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Developing a Crime Harm Index for Western Australia: the WACHI

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House, Paul D 
Neyroud, Peter W 


RESEARCH QUESTION Can a reliable measure of precise harm levels for the 100 most harmful and frequently occurring offences be developed in Western Australia (WA) based on analysis of actual court penalties for first-time offenders? DATA Criminal and traffic court sentences in 2.2 million records over 6.5 years were analysed to extract the number of days of imprisonment actually imposed in sentencing decisions for approximately 52,000 first-time offenders (see House 2017). METHODS Sentences for all first offenders in a sample of the 102 most common offence categories were analysed to compute for the median number of days of imprisonment to which each first offender was sentenced in each of the categories. Monetary penalties and conditional community sentences were converted to equivalent ‘prison days’ and added to the computation of the median of days of imprisonment per offence category. The number of reported offences in WA in the study period for each of the 102 categories was then multiplied by the median prison days sentenced per category. The sum of the products of median prison days times offence count was then tallied across all offence categories to form a weighted index of crime harm, which we define as the Western Australian Crime Harm Index (WACHI). Applying a minimum requirement of at least five separate court cases for each crime category, a total of 88 offence categories survived the reliability threshold for inclusion in the index. FINDINGS The 88 offence categories in the WACHI contain both high-harm and highvolume offences, permitting 95% of all offences reported for over 5 years to be assessed for WACHI scores. The counts for these offences moved in different directions from the WACHI total in two of the four year-to-year comparisons. Changes in WACHI were shown to have been highly sensitive to increased reporting of historical sex crimes, isolated in one district each of both Metropolitan Perth and one Regional centre. CONCLUSIONS Carefully implemented use of the West Australian CHI could improve both public safety and policing by adding precision to resource allocation decisions, assessments of priorities and evaluations of policing initiatives. The WACHI would be even more reflective of the changing level of harm to victims if all crime trends were to be based on crimes that occurred in the year under analysis, with separate reporting of crimes that happened many years ago. With that key adjustment, police professionals, department of justice officials, citizens and local governments can use a WACHI to make better decisions about how to prioritise policing in a wide range of contexts.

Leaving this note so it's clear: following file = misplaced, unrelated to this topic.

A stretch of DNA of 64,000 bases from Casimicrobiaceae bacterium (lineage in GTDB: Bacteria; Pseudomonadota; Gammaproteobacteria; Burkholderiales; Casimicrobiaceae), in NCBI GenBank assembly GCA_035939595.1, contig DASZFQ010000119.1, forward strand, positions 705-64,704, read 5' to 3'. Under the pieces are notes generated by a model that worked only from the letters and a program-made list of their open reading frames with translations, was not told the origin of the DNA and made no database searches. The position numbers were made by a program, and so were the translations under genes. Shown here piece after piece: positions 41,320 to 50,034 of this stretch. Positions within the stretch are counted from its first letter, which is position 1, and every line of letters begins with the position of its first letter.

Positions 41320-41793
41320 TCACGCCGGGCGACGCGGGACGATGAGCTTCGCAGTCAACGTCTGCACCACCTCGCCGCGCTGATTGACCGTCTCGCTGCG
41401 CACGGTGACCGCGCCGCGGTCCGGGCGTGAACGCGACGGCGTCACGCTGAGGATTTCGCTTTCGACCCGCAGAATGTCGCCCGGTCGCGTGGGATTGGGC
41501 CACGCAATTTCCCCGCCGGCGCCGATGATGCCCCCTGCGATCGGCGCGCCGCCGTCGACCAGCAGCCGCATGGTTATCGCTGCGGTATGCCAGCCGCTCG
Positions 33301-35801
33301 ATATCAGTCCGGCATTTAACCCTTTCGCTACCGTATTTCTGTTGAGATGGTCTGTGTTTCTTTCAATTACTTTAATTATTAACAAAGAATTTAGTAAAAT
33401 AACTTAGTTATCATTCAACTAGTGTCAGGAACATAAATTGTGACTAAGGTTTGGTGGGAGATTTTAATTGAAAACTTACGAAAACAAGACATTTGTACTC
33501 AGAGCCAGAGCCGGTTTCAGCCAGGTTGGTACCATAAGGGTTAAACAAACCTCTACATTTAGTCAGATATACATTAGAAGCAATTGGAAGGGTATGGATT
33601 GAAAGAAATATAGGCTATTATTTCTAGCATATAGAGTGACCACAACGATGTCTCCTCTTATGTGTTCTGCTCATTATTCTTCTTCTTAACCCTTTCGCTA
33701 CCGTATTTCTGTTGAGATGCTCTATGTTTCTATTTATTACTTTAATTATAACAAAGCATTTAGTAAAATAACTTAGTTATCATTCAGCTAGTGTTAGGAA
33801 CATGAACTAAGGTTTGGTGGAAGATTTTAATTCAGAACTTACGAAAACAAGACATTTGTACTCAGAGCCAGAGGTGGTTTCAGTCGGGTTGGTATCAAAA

48 Law and Legal Studies, 4805 Legal Systems, 4402 Criminology, 44 Human Society, Violence Research, Prevention, Clinical Research, Behavioral and Social Science, Vaccine Related

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Cambridge Journal of Evidence-Based Policing

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Springer Science and Business Media LLC